Our solar system has hundreds of moons. Only one is visible to the unaided eyes — our moon. It is easy to see and goes through its phases each month. A few moons are visible in binoculars and more require a telescope. Most of them, however, are so small and far away that they are not visible in amateur astronomer telescopes.

A moon is a celestial body that is orbiting another body besides the sun. If we tour the planets, they have some of the moons. Mercury and Venus have no moons and the Earth has one. Mars has two moons: Phobos and Deimos, both apparently captured asteroids. The giant planets have many more known moons than the inner planets. Jupiter currently has a total of 79 and Saturn leads the parade with 82. Uranus has 27 and Neptune has 14, bringing our total to 205, but there are many more.

Dwarf planets have some moons, too. Pluto has five, Eris has one, Haumea has two. Ceres and Makemake have none. The asteroids may also have moons. Astronomers have found 435 moons that orbit asteroids.

Jupiter’s four Galilean moons, Io, Europa, Ganymede, and Callisto, are visible in good binoculars. You need to use a tripod. Titan, orbiting Saturn, is also easily seen in a modestly sized telescope. A few more are available to folks with a very large telescope.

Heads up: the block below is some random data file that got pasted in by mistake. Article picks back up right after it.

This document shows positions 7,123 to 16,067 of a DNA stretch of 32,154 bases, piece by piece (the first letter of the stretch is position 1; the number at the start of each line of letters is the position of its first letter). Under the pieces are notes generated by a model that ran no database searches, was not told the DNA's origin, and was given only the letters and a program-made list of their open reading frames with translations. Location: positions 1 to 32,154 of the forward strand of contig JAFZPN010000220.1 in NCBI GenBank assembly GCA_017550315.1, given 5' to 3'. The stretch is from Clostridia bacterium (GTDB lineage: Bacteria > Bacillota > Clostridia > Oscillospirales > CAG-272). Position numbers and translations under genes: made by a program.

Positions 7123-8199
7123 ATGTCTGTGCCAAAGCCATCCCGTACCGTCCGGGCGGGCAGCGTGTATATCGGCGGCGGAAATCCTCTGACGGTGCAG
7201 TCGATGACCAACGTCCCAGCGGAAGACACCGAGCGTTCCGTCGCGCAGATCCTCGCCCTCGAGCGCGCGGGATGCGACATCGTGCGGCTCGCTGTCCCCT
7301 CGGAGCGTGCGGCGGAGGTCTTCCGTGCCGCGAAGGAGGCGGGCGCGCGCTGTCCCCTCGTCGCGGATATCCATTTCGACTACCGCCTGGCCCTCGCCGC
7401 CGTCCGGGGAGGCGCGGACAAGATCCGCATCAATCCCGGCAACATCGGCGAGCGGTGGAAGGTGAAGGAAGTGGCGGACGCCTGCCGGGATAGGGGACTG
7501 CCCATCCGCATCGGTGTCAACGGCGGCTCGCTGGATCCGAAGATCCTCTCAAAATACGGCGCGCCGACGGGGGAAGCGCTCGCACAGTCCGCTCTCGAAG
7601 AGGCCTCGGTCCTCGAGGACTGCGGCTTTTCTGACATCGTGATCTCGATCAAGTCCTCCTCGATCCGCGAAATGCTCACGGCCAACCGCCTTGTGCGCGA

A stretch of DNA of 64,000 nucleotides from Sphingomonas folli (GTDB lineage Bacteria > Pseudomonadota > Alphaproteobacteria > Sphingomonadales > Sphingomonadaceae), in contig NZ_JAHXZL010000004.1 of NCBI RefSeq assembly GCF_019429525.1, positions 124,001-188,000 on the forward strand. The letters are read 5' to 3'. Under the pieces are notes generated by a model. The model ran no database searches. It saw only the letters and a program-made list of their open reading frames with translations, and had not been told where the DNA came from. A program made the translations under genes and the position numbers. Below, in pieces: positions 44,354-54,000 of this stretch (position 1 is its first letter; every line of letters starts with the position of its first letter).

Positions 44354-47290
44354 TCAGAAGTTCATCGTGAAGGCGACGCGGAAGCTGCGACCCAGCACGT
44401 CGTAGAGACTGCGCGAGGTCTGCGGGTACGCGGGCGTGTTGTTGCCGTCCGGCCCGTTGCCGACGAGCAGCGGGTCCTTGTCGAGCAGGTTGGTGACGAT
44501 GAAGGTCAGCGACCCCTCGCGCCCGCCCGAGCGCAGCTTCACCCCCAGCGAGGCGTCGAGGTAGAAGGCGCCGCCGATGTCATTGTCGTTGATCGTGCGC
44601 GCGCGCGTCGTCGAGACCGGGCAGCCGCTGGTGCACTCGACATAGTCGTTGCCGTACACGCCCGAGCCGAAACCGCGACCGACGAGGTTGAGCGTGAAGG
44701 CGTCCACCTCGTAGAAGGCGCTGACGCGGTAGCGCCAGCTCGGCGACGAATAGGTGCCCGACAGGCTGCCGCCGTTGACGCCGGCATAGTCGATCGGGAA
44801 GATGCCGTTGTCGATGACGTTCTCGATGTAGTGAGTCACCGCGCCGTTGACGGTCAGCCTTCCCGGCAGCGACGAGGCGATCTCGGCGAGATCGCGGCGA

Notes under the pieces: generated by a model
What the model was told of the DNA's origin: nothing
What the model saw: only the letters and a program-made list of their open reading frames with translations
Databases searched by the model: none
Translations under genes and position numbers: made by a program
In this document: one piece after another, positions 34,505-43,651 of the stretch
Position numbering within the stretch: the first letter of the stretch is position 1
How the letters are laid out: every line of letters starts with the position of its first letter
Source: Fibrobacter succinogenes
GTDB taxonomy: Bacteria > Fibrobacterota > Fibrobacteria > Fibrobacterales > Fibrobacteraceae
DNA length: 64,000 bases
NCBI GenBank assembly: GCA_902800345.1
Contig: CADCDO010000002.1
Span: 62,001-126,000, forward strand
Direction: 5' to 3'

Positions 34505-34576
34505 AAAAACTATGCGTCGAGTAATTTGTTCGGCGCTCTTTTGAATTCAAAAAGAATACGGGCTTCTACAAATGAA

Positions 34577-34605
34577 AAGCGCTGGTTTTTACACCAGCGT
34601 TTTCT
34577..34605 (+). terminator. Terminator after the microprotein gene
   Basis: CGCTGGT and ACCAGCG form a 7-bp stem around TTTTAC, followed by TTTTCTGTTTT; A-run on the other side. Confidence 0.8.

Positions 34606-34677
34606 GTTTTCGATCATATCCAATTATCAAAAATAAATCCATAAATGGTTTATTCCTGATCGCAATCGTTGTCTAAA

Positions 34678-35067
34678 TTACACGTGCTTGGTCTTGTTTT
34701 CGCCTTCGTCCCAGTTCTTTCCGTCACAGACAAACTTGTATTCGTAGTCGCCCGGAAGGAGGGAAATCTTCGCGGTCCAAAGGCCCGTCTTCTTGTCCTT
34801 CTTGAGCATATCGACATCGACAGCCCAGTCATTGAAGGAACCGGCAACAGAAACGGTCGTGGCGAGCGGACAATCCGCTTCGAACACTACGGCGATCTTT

The Insperity Observatory is again taking reservations for public nights on the first Friday each month. Instructions are on the website: humbleisd.net/observatory.

Aaron Clevenson
Author: Aaron ClevensonEmail: This email address is being protected from spambots. You need JavaScript enabled to view it.
I am the observatory director at the Insperity Observatory in Humble ISD. I am also an adjunct astronomy professor at Lone Star College-Montgomery where I teach solar system astronomy and stars and galaxies astronomy. I am the author of the astronomy textbook, “Astronomy for Mere Mortals.” I am a past president of the North Houston Astronomy Club, and was the chair of Astronomy Day in Southeast Texas in 2015 and 2016. He is an observing program director with The Astronomical League, coordinates their Master Observer Progression Awards, and has authored six of their observing programs.

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